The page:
Homily Sixth Sunday of Easter Year A The gift of love

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Homily Sixth Sunday of Easter Year A

Reading 1: During these days between Easter and Pentecost we have been focusing first on the encounter with the Risen Lord by the Apostles and the continual reminder of the person and role of the Holy Spirit. Without the encounter with the Risen Lord we are not prepared for nor can we expect the gift of the Holy Spirit. Without the Holy Spirit the encounter with the Lord Jesus Christ is incomplete.

In the first reading Philip, the deacon, proclaims the person of Jesus and his saving deeds to the people of Samaria. This is the first major evangelization effort outside of Jerusalem since the coming of the Spirit at Pentecost. Many people were baptized, but they had not yet been confirmed.

Hearing of Philip’s successful ministry, Peter and John came to Samaria. They laid hands on those who were baptized and these received a fresh outpouring of the Holy Spirit. Through this manifestation, it became clear that Philip, a deacon, could baptize, but the apostles, the firs bishops, were empowered to confirm.

We have been baptized and confirmed, but we are constantly in need of a further infilling of the Holy Spirit. So we should pray each day, “Come, Holy Spirit, come!”  Pray that the Spirit stirs within us the gifts we need today to do the work God has for us. Like Philip, we need to exercise consciously and intentionally the gifts of the Holy Spirit.

Gospel: What is the greatest gift of the Holy Spirit? Love. This love is a reflection of the mutual love between the Father and the Son and the love of the Trinity for us. That love has been manifested to us in the creation of the world and in our particular gift of life. That love was shown us in baptism, when we became children of God and temples of the Holy Spirit. We experience that love in each of the Sacraments. It is through this love that we can begin to glimpse the life of the Trinity in us.
But love needs to be responded to. The only response to love is love itself if it is to be fruitful in us. Jesus tells us in today’s Gospel that by keeping his commandments, by living according to his word, we will best express our love gift of response. But this love is the gift of the Holy Spirit, not natural love that we show to one another on the human level. The more we choose to do all things in love for love with love, the more our life will have meaning and be effective. It is in and through this love that we will reach our full potential as a son or daughter of Father, a disciple of Jesus the Lord, a devotee of the Spirit.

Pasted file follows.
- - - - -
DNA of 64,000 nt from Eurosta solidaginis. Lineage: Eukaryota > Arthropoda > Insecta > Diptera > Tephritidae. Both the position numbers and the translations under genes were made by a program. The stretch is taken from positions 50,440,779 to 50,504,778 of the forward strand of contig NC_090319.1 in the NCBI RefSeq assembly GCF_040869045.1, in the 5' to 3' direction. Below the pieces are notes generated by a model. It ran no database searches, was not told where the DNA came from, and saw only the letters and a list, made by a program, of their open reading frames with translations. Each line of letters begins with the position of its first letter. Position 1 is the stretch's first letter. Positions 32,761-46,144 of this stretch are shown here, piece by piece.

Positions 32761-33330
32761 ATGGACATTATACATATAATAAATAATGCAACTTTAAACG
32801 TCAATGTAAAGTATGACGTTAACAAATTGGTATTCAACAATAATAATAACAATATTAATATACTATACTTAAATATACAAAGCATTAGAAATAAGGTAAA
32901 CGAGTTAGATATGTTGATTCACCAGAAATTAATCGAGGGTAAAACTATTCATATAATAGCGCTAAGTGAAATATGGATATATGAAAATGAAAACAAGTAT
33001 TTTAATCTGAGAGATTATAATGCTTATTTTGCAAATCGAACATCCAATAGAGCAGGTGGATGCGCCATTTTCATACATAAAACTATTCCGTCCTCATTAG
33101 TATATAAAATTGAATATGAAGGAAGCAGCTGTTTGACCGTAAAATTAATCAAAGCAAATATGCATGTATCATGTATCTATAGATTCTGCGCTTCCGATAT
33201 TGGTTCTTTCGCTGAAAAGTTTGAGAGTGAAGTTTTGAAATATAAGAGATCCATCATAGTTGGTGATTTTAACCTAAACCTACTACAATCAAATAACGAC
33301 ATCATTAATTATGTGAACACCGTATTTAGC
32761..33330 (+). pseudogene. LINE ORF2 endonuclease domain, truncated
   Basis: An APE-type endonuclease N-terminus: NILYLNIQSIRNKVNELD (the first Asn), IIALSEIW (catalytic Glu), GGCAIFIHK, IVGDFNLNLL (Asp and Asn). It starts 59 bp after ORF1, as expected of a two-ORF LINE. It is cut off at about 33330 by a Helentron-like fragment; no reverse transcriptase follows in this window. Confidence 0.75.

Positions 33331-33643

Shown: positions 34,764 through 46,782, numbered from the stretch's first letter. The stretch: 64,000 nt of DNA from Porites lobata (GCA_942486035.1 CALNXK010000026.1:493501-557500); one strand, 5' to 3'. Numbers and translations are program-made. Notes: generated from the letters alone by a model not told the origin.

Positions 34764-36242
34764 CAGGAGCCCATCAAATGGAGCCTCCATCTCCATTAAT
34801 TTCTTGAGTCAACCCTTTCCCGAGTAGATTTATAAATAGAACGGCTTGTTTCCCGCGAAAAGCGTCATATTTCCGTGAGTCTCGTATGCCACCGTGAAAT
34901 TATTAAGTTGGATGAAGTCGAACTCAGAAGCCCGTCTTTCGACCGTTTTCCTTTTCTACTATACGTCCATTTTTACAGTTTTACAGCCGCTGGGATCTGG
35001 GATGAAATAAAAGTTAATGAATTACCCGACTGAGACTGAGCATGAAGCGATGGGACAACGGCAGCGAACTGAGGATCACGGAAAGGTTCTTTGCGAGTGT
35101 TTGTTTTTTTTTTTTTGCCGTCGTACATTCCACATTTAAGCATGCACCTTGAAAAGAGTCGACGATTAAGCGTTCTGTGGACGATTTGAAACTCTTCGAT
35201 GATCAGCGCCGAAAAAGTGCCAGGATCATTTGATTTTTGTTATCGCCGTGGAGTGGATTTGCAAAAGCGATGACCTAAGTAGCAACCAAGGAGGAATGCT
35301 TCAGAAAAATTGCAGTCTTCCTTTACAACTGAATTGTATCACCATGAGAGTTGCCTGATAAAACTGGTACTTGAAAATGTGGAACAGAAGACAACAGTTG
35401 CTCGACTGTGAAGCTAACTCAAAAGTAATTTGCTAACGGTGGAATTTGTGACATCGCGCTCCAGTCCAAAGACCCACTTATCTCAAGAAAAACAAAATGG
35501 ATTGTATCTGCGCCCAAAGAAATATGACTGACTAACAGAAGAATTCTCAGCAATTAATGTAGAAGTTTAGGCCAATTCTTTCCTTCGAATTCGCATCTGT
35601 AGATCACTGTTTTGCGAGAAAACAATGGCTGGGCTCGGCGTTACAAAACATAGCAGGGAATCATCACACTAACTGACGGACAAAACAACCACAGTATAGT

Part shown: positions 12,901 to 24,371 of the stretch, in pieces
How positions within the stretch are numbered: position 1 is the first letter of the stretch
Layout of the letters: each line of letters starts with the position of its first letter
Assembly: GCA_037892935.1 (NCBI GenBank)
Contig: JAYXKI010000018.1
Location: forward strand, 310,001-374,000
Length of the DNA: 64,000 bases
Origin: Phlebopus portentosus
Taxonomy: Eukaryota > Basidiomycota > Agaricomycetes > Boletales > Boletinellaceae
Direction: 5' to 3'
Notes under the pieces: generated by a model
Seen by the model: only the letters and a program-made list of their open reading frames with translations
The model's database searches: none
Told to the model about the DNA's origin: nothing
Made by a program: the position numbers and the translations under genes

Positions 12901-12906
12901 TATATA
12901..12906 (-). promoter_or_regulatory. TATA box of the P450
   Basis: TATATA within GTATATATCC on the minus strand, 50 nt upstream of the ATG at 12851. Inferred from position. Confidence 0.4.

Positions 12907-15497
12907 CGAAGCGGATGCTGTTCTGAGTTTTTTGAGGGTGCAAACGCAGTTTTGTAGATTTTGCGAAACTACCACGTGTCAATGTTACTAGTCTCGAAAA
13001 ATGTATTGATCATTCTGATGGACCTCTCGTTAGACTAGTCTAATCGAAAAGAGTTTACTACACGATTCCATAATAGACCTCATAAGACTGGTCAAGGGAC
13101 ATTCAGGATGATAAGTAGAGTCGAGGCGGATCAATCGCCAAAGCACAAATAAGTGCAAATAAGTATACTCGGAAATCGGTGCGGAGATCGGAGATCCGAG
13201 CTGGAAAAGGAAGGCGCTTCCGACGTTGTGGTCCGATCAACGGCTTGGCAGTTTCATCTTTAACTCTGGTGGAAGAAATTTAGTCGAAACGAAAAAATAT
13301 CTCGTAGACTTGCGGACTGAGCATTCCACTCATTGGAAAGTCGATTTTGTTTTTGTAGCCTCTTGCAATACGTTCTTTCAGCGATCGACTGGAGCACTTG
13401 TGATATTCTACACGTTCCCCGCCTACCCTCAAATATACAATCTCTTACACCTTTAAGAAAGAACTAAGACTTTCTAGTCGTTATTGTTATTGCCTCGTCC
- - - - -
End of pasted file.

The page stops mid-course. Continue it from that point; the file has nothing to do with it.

Reading 2: One of the ways we are to regularly exercise the gifts of the Holy Spirit is to put Peter’s words into action. “Always be ready to give an explanation to anyone who asks you for a reason for your hope, but do it with gentleness and reverence.” This is what Philip was doing in Samaria. He proclaimed Christ to them.  This is what Peter and John were expressing when they laid hands on the baptized. The gift they received, they gave as a gift to others in love.

If the love of Christ is in our hearts because we continue to encounter him in prayer, in scriptures, in the Eucharist and in one another, then we have truly a grace-filled witness of God’s love to give to others. Even if our witness is to focus on the suffering for the sake of his name by doing what is right and just. Our hope in Christ and in his promises.

As love did not prevent Christ from suffering, so love will not prevent us from enduring suffering as well. It is because of love for the Father and for us that Jesus embraced the mystery of the cross. It is because of our love for God that we are enabled to endure the sufferings of life. For we know that this life will pass away, but our life of love in Christ will live forever.

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